And there are the locals here who have different reactions. “It feels like Groundhog Day every day,” one said.
A friend of mine was hosting a women’s Christian church discussion group and nearly everyone was talking about the quarantine. Most of the women complained about loneliness, wanting more social contact, and wished all those closed clothing stores would reopen. But one woman sent my head spinning. She told the group that she felt this was much worse than the Holocaust! She thought this experience of being at home was terrible and she couldn’t take it anymore. Yet how can anyone compare the terrors of those encampments with staying behind closed doors in your own comfortable suburban house?
A nurse once told me she was working with a patient who had a torn-off fingernail. The nurse asked her on a 1–to-10 scale, how bad the pain was. “Ten,” she declared. The nurse tried again. “If a shark bit off your arm, which is very painful, how would you describe your fingernail pain?” “Ten!” she responded.
Everything’s relative in life.
That reminded me of a time when I was managing editor of a Chicago newspaper and my budget was suddenly cut in half by the publisher, who was having some hard financial times. I could fire five of my ten employees or put everyone on part-time. Three of them had no other support than their salaries. I was also going through a divorce and had to appear in court in two days. One of my kids was home from school sick and I kept on calling him every half hour to see how he was doing, and drove home to feed him lunch.
That afternoon one of my staff members called me and said she couldn’t get the story in by Monday because her in-laws were coming to town and she has been so upset the last three days because she can’t decide whether to bake a strawberry or blueberry pie for them. “It’s been a terrible week, she complained. I thought a moment and then said to her, “Let’s talk next week, Julie,” and I hung up.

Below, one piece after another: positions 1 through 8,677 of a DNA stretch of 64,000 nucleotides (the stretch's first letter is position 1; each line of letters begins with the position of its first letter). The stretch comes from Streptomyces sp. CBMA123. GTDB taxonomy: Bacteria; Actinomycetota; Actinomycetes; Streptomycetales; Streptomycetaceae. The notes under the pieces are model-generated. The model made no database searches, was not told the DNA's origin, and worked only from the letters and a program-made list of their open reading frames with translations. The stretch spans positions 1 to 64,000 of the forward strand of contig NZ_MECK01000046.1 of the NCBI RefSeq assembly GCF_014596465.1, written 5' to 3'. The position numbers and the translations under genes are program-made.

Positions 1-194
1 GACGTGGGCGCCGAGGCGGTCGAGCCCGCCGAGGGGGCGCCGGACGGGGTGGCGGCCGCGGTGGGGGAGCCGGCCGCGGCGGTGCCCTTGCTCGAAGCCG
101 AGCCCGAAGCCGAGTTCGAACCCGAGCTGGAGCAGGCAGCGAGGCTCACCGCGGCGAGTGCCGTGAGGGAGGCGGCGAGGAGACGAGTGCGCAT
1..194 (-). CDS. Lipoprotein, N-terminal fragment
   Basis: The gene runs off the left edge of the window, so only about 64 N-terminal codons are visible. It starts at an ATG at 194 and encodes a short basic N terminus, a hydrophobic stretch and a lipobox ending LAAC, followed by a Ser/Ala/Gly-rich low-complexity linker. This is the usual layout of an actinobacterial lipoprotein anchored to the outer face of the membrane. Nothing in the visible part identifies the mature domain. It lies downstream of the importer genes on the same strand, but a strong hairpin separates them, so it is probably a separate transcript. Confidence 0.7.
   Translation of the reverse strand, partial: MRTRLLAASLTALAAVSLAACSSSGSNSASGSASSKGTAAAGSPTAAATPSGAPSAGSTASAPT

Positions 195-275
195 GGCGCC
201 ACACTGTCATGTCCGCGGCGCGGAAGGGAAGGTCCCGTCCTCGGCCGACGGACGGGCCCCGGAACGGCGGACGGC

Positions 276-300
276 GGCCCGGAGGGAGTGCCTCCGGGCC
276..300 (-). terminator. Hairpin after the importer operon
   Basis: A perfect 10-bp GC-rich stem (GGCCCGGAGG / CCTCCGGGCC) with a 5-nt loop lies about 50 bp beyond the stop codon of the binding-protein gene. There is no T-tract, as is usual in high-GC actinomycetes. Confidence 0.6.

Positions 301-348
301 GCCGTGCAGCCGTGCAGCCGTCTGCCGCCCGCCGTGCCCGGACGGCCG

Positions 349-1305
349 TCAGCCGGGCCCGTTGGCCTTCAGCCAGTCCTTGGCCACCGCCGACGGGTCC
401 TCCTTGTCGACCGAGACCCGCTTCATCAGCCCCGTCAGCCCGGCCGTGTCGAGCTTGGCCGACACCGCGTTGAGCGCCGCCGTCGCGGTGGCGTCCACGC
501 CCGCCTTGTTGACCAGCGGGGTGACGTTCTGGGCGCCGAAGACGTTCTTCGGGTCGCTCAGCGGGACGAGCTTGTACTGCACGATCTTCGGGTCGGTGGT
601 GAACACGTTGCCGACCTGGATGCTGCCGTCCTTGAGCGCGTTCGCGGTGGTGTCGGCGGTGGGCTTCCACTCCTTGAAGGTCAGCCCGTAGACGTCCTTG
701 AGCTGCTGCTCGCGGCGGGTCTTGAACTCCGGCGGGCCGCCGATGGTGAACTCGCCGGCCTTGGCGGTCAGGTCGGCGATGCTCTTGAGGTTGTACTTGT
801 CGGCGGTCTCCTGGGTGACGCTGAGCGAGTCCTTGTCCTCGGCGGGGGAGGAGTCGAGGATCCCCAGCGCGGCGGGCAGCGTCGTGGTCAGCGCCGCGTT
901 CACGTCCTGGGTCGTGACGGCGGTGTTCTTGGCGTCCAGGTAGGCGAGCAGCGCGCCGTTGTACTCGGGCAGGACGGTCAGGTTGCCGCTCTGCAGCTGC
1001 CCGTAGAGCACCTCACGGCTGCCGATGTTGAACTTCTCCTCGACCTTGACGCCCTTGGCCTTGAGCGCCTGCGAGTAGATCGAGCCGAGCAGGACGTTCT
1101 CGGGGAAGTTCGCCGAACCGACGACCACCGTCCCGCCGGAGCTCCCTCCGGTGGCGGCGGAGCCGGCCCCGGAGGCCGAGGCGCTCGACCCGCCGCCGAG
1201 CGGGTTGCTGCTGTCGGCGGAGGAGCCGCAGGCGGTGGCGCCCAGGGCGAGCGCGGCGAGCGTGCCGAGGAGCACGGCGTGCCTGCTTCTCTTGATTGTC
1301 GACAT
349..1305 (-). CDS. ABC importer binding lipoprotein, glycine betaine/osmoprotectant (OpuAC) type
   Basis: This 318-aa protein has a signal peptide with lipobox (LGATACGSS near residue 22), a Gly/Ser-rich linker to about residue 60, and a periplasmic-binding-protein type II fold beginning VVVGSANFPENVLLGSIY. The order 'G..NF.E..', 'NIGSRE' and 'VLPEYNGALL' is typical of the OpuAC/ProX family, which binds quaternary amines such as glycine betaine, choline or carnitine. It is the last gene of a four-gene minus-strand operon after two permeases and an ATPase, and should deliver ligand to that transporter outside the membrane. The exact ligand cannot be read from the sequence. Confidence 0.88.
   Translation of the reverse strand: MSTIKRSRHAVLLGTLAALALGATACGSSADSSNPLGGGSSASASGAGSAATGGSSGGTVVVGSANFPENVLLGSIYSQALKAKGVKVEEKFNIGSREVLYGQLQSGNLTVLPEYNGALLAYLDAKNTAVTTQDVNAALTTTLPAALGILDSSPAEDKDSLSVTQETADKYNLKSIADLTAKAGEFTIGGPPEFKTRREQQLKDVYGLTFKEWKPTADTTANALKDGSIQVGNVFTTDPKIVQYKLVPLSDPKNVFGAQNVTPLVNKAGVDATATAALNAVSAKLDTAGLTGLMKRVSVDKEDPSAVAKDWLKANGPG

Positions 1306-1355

People create their own problems.
And there’s a 19-year–old I know who said she wanted to go to the beach in Santa Cruz and she wasn’t going to wear a mask because she hated them and just wanted to have a good time. So much for thinking of others before yourself.
The coronavirus has led me to an examination of all that we do. In Sunday’s Mercury, there was mention of halting all public transit projects, because people will not want to use public transit for a long time and maybe we don’t need to bring BART to San Jose or electrify Caltrain. Just five weeks ago those were top priorities on our “improve public transit” lists. Some other article suggested removing the carpool lanes because in this new age of contagion we may not want to share our car with some other rider.
And then there are all the suggestions that perhaps in the near, and possibly the far future, we will all be working from home more. It’s certainly more convenient, the hours are more flexible, and other than lack of social contact, it seems like a pleasant way to work.
Will our proposed new proposals for working at home really work?
So think it through. Can you tolerate the aloneness all day long? Will you be as effective a worker compared to how you perform at work? I found I was always interrupting my work-at-home routine with throwing in a load of wash, and then putting it in the dryer, and running the dishwasher (and then unloading it), and charging off to the grocery store to buy stuff for dinner. Sure, I could work after dinner, but I soon fond myself watching some of my favorite TV shows.
These are things we have to all figure out. Maybe we can become creative and work one week at the office and one week at home, or alternative days. Maybe some of us would prefer to stay home and work, but if I was the boss, how can I be sure they are really working eight hours a day?
It will be an interesting topic to think about as we restructure our lives and our work as a result of this coronavirus. But our lives have changed, and I doubt we can go back to yesterday and the way we were.